El-Yakubu Usman Dabai, a Kebbi- based journalist and literary scholar, told Business Hallmark that “the tragedy of this unwholesome piracy is that the end is to kill local publishing by driving them out of the market. Among the pirated books are to be found titles from big names such as General Olusegun Obasanjo, former president of Nigeria, Nobel laureate Wole Soyinka, eminent writer, Chinua Achebe among others.”

He stated that recently, through increased vigilance the Commission has been able to reduce the crime of piracy, adding that though a lot still needs to be done.
Akeem Atoyebi, a bibliophile, told this medium that “unless government redouble its efforts to curb piracy it will be difficult to eradicate the menace, this is because some school proprietors aid and abet piracy by accepting pirated books. They often collude with some pirates, who distribute the books pirated through underground network.”
At popular bus stops in cities, such as Lagos, Abuja, Port Harcourt, Aba and Onitsha, you find heaps of books on the floor. They are in different sizes, colours and qualities. From Holy Bible to motivational books, bestsellers and popular biographies, the collection is varied. Unfortunately, they are mostly pirated copies and photocopied versions.
A closer look at these books shows the pathetic quality of paper, printing and the dull colours on their covers. Unfortunately, they are sold at give-away prices or market prices to unsuspecting buyers. Many times, these cheap versions are sold at one-fifth the market price set by publishers and authors.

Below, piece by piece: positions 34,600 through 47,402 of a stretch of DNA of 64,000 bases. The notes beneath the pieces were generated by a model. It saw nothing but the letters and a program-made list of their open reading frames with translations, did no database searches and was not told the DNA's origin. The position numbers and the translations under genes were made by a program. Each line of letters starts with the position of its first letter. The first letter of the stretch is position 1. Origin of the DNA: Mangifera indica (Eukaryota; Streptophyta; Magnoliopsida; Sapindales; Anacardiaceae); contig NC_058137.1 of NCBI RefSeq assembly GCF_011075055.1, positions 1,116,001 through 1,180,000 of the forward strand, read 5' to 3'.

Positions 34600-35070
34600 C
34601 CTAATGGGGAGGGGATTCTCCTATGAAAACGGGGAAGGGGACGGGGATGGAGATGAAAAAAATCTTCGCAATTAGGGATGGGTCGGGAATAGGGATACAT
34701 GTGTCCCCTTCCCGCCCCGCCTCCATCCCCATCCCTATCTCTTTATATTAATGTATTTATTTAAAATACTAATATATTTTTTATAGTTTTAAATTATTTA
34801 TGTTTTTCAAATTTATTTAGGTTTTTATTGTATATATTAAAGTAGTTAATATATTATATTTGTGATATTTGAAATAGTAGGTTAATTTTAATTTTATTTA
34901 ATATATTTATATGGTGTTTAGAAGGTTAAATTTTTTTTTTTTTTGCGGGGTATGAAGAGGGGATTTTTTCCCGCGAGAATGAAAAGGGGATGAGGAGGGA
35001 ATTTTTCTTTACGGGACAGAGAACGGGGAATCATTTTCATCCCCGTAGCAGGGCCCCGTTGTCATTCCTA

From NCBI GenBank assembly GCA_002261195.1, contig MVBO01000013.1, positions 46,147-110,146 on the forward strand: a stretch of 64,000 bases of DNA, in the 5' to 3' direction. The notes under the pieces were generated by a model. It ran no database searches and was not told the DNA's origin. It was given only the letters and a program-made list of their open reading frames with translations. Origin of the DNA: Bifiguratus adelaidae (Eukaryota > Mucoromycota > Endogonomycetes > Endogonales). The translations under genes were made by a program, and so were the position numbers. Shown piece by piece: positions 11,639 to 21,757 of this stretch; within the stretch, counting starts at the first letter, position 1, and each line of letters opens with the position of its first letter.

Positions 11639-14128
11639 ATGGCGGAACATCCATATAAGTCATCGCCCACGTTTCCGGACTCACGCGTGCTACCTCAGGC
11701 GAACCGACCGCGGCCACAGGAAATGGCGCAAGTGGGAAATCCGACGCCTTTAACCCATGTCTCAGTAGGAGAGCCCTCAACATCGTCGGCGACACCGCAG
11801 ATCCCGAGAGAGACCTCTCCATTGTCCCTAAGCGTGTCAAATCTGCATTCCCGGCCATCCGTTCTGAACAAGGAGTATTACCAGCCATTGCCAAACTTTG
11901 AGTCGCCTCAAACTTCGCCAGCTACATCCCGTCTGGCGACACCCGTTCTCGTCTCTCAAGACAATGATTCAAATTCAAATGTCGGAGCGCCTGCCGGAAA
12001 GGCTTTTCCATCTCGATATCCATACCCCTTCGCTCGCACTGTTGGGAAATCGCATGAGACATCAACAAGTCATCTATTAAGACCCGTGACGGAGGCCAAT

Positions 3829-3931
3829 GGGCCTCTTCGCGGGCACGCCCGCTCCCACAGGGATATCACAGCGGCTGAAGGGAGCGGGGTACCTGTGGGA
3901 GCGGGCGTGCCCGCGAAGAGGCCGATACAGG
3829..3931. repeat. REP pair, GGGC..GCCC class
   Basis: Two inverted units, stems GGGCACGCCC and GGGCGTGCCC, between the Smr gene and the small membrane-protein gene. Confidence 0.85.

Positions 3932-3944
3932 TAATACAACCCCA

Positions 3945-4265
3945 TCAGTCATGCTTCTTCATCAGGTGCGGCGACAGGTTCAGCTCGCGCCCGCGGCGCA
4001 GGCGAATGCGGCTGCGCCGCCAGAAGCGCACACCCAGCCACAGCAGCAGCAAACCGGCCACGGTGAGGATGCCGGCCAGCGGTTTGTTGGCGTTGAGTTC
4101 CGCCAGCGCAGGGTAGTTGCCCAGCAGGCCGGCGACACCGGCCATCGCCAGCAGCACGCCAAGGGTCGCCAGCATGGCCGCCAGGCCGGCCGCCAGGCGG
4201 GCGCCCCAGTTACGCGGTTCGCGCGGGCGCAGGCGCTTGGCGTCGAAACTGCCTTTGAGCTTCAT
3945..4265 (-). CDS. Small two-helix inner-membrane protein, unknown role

These are pirated books, but in the last two years, pirates have widened their network to produce quality books that compete with, if not better than, the copyright.
The Director -General has repeatedly warned of the negative impact of piracy on the economy. He has always stressed that the fight against piracy was not for the commission alone but for everyone, adding that there must be a comprehensive action plan against all forms of piracy and copyright abuses.
“Some of these pirates don’t see anything wrong with this illegal act. To them, piracy is a victim-less crime. A lot of these books are usually school texts. The next are bestselling books from contemporary foreign authors and motivational books, whose authors are unaware of this parallel universe of illegal copies of their writings.
“The agenda of pirates is not to develop but to steal, to kill and destroy. Pirates steal from creative industries; they kill creativity and destroy the national economy,” Asein declared.

Unfortunately, because of the zero duty on books, unscrupulous importers make false declarations either to evade payment of duty or as a decoy to smuggle in prohibited goods.